The Branch-Hillsdale-St. Joseph Community Health Agency, in collaboration with the Michigan Department of Health and Human Services (MDHHS), has issued a public health advisory for a suspected harmful algal bloom in Lake Diane. Harmful algal blooms, caused by cyanobacteria, can produce toxins called cyanotoxins that pose a risk to both pets and people.
On August 15th,  staff from the Department of Environment, Great Lakes, and Energy (EGLE) collected water samples from Lake Diane. Preliminary field testing revealed cyanobacteria formations on the northeast side of the lake. Laboratory testing for cyanotoxin presence is currently underway.
Residents and visitors of Lake Diane are urged to avoid any discolored water, scums, or algal matter, including floating rust-colored mats or clumps. Cyanobacteria can produce toxins that vary in level and can be harmful. Water sample results will be available from EGLE in the coming days.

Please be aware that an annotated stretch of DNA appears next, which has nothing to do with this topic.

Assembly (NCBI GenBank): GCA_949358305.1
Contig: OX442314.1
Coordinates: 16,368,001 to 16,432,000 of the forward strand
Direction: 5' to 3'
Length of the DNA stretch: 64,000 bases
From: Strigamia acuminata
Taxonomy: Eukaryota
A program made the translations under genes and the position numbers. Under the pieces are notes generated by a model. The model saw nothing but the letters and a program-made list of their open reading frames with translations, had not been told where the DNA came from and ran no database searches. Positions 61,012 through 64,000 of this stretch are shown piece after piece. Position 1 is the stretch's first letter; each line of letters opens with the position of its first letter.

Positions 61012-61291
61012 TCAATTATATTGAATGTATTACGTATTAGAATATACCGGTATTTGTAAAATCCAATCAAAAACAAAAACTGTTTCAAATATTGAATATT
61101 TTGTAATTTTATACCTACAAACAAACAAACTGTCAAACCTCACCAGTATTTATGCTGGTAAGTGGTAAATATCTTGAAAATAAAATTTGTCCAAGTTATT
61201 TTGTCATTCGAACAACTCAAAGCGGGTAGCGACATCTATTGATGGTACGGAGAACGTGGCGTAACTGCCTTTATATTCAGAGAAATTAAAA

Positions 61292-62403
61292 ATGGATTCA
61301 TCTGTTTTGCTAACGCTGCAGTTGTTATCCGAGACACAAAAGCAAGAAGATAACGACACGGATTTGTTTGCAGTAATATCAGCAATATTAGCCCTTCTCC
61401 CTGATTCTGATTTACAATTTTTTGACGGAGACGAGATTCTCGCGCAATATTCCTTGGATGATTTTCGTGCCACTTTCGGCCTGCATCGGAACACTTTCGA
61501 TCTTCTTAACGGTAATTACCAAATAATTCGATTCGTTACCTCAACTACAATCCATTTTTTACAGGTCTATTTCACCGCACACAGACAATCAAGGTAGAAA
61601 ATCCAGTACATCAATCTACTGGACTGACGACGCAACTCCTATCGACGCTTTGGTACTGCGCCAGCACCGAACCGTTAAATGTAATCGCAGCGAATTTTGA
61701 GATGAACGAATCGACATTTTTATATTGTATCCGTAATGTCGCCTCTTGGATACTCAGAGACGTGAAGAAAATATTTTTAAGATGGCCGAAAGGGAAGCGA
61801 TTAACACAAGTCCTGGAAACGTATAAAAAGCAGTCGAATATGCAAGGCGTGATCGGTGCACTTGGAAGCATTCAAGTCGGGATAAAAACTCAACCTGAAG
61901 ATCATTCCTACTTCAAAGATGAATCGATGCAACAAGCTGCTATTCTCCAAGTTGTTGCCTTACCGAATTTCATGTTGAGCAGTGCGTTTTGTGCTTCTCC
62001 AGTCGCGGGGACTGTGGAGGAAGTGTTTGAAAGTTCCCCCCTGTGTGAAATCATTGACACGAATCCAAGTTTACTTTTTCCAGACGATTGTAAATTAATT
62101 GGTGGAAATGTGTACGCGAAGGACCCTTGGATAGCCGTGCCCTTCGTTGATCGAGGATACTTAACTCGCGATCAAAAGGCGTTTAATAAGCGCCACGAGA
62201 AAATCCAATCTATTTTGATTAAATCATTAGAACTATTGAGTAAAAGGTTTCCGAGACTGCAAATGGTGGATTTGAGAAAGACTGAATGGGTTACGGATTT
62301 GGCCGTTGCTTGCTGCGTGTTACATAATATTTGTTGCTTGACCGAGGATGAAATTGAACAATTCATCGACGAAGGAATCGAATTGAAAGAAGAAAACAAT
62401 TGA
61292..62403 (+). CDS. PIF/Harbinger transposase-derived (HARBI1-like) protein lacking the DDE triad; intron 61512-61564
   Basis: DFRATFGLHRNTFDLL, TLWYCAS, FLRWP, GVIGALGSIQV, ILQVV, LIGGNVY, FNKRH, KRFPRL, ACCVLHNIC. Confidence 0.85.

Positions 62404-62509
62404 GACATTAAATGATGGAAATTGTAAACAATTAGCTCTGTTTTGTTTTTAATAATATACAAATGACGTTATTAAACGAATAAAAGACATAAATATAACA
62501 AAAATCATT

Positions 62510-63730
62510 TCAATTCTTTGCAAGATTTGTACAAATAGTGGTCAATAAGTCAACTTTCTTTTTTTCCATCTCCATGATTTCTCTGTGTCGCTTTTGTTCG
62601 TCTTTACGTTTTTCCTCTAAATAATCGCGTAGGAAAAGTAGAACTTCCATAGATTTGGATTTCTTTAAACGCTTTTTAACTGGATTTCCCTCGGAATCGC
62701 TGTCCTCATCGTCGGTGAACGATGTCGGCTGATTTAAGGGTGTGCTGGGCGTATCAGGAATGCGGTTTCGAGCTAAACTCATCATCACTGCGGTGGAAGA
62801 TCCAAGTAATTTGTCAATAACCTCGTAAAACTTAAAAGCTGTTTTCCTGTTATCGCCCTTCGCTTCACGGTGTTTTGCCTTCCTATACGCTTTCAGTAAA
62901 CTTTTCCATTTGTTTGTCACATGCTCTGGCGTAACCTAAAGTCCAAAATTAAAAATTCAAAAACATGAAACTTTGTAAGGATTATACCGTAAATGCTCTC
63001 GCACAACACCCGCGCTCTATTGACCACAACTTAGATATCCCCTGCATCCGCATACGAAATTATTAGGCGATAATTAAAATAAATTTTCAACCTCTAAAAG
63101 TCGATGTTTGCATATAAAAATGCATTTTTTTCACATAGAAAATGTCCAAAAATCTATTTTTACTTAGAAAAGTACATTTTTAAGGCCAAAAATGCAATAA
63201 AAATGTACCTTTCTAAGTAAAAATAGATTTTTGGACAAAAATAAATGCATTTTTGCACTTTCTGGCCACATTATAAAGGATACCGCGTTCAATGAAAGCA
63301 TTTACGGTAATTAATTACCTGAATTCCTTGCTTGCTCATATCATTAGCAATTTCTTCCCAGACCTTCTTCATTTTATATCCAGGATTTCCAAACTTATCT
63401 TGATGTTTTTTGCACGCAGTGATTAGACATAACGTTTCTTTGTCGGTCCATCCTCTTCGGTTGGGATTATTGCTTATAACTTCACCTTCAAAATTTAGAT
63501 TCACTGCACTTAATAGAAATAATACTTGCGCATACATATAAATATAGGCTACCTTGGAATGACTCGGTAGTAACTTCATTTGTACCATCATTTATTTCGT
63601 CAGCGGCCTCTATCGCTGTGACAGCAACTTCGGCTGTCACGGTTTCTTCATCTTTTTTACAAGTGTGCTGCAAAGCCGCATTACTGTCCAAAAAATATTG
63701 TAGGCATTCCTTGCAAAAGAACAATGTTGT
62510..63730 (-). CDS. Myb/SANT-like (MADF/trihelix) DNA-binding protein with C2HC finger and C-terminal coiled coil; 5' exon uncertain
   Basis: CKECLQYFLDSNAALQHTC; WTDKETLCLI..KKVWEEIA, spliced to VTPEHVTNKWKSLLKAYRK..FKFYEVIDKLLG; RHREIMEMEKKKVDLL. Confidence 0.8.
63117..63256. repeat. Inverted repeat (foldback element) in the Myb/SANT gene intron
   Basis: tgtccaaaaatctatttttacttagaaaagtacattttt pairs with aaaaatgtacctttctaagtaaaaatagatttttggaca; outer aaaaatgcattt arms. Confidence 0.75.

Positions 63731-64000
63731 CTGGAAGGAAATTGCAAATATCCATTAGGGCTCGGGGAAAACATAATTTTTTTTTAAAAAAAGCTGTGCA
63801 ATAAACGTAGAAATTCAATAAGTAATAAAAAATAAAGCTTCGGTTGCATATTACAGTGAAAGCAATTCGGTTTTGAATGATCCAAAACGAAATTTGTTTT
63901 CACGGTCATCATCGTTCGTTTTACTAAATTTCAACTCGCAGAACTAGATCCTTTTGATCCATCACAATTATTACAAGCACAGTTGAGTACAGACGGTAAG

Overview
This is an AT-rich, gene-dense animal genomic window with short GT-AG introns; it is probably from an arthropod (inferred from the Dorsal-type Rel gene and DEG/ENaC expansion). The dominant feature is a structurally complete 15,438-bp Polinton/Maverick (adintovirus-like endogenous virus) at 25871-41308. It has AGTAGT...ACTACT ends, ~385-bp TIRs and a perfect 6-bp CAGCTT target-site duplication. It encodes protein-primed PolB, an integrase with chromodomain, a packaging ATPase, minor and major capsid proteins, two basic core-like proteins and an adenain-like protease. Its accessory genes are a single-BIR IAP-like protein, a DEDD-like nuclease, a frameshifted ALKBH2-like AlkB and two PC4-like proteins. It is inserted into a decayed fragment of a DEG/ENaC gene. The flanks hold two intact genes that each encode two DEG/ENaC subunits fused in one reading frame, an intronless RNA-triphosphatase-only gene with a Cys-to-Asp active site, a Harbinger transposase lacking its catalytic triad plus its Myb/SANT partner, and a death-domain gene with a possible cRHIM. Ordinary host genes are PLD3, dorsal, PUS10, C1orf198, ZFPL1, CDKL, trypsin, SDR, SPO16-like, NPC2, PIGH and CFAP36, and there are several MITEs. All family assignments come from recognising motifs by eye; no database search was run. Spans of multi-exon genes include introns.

To protect yourself and your animals from harmful algal blooms, it is important to:
– Recognize the signs of an algal bloom, such as tinted water, scum, or paint-like appearance on the water.
– Report any suspected algal blooms to the EGLE Environmental Assistance Center at 800-662-9278 or via email at Sending photos is helpful for investigation.


Harmful Algal Bloom On Lake Dianne- Photo Courtesy Branch-Hillsdale-Saint Joseph Community Health Agency 

News, Public Service

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